But when life throws you a lemon, you learn to make a lemonade with it.
I adopted my digital persona in no time and was able to turn the situation around creatively in my favour. Social media was a big help and with the use of intelligent hashtags, engaging content, clean photography, and my creative prowess, I was able to transform visitors to my social page to become my followers and then customers. Afterall, I am a sales and marketing professional at heart.
Who is your target market?
Who is my ideal customer?
I have pondered on this question many times and have tried to segregate by age, demographic and hobbies, just how a marketing professional would like to. But the image has always been blurry and not specific. I do not think I can pinpoint at a specific personality for my designs!
My client can be a dreamy, bookaholic earth warrior from up north, a trendy, stylist culotte wearing singer from Brick Lane, or a founder and chief executive of an award-winning charity! Or all the above!
At the end, I feel, my ideal client is a colour loving soul who likes to express themselves with unusual jewellery while supporting small independent creatives who believe in sustainability.
In terms of the retail outlets, I have been very specific in choosing the independent shop owners who believe in small creative businesses and invest in sustainability. Independent retailers are the lifeblood of UK’s economy and there are so many little gems across the country to explore and be part of.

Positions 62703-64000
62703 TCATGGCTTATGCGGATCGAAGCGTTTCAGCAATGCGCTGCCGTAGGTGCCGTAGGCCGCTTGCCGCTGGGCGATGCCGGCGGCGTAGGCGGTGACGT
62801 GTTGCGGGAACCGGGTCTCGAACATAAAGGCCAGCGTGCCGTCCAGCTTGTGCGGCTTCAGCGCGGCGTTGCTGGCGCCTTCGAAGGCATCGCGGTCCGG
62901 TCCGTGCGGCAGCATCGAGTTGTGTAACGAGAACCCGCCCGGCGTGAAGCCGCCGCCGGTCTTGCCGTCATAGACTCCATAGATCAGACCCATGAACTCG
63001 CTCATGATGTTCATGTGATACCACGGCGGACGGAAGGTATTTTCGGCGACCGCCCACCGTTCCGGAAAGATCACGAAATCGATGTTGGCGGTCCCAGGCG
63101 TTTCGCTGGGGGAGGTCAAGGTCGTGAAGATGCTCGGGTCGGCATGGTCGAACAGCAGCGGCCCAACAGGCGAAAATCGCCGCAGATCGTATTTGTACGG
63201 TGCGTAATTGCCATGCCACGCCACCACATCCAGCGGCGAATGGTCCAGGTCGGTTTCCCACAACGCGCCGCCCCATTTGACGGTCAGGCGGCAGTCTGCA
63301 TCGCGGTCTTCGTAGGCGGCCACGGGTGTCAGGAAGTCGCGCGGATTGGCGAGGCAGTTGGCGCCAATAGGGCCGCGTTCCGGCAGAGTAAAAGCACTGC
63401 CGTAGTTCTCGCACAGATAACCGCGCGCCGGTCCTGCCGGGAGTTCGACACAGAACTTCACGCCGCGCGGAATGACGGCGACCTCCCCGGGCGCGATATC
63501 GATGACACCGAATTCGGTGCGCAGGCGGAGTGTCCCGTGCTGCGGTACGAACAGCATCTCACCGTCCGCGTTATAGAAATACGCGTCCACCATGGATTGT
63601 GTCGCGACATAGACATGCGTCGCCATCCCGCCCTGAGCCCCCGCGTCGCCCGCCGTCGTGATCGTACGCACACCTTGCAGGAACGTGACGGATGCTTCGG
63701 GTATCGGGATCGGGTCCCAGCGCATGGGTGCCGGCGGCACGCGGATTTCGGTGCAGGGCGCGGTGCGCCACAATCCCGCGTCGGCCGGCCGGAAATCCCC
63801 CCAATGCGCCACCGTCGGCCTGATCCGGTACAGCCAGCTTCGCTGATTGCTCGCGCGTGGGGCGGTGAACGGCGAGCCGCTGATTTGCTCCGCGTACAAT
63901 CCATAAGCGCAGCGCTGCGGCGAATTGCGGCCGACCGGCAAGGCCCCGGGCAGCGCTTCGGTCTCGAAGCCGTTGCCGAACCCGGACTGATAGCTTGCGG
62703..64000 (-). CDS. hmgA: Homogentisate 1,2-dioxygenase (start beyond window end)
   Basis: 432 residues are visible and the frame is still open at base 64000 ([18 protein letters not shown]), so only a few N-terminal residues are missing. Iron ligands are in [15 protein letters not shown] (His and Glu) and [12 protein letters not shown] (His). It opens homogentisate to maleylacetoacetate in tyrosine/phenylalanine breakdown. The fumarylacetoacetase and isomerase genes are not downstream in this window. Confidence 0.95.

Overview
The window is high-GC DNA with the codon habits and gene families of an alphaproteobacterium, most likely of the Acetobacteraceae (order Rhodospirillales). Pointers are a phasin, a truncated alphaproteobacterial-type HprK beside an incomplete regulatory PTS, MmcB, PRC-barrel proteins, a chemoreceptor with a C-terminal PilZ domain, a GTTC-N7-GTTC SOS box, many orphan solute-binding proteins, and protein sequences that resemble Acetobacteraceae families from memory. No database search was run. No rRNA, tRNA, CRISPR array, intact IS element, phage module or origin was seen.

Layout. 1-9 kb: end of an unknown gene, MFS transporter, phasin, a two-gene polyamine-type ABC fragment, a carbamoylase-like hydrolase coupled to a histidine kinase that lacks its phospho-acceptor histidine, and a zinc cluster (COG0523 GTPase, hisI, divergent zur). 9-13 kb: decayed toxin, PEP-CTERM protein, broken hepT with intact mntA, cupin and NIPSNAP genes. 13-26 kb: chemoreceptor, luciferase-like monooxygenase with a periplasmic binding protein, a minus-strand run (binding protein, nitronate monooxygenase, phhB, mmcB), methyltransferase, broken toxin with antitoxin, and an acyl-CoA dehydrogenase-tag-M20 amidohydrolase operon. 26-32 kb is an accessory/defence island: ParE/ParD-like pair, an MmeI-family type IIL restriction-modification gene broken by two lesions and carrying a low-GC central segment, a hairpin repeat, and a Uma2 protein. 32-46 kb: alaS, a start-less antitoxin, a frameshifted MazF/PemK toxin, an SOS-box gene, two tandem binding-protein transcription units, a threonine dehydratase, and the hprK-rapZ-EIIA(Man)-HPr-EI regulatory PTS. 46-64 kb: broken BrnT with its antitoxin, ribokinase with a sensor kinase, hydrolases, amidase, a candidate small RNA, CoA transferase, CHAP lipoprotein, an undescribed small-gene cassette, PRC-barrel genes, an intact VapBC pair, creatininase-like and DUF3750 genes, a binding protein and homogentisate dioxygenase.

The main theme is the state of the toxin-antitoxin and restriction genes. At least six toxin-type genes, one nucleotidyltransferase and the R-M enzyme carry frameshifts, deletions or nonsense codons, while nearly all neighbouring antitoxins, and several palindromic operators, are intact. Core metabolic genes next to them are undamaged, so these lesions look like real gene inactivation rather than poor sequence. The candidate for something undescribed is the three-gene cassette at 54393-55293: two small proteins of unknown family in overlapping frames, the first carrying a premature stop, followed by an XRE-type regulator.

Currently, I am stocked at 3 eccentric boutiques in Chelmsford, London and Northampton. I am thankful to have found like-minded partners to showcase my designs.
My first selling site has been my Etsy shop and there is no doubt that it has been the best business decision for my brand. Etsy provides an amazing marketplace for handmade creatives and there has been no looking back. I reached 2 sales in January to 170 sales by December 2020.
This has been followed by Folksy, UK’S own ‘Etsy’ so to speak. Success came slightly later here but feels more home for a British designer like me.
In 2021, I have some amazing plans in place to grow in the e-commerce space and to launch my own website, finally.
How do you market your business and which approaches have been the most successful?
I have not used any paid advertising yet. However, I am considering using Facebook ads soon to grow my customer base and broaden my horizon. I plan to be strategic regarding that and only spend on targeted advertising. I might also consider using Etsy advertising to channel some internal growth.
Ecommerce Sites – I sell via Etsy and Folksy mainly. I am also listed on few local and niche boutique sites like Urban Makers, Show & Tell, Organic Clothing Company etc. Etsy has proven to be more successful as most likely, I have pushed my direct customers there.
Social Media – This has been my main source of inspiration and growth. With the absence of usual craft fairs and exhibitions in 2020, all forms of social media became the only source of interaction with our customers.
My brand is present in most forms of social media including Facebook (Facebook and Instagram), Pinterest, YouTube, LinkedIn (personal profile) and Twitter. However, for my brand, Instagram has been most effective followed by my Facebook page. I have grown my Instagram account from 2 digits to around 3480 followers in 2020andfound my niche here! Many of my followers are truly my tribe.
I have discovered early on that the secret to social media success is engagement. After all, it is called ‘social’ media for a reason – be social to be successful. With the intelligent use of hashtags, interactive content and using all channels available on the platform like ‘live’, ‘reel’, ‘story’ and posts, I engaged with unique clientele and found my community. Of course, I must add here that if my designs or products were not valued or loved, none of the above would have worked to gain popularity.
Pinterest is also an amazing medium to gain visibility. I used Canva to design my templates and regularly posted on my page with intelligent Pinterest search hacks.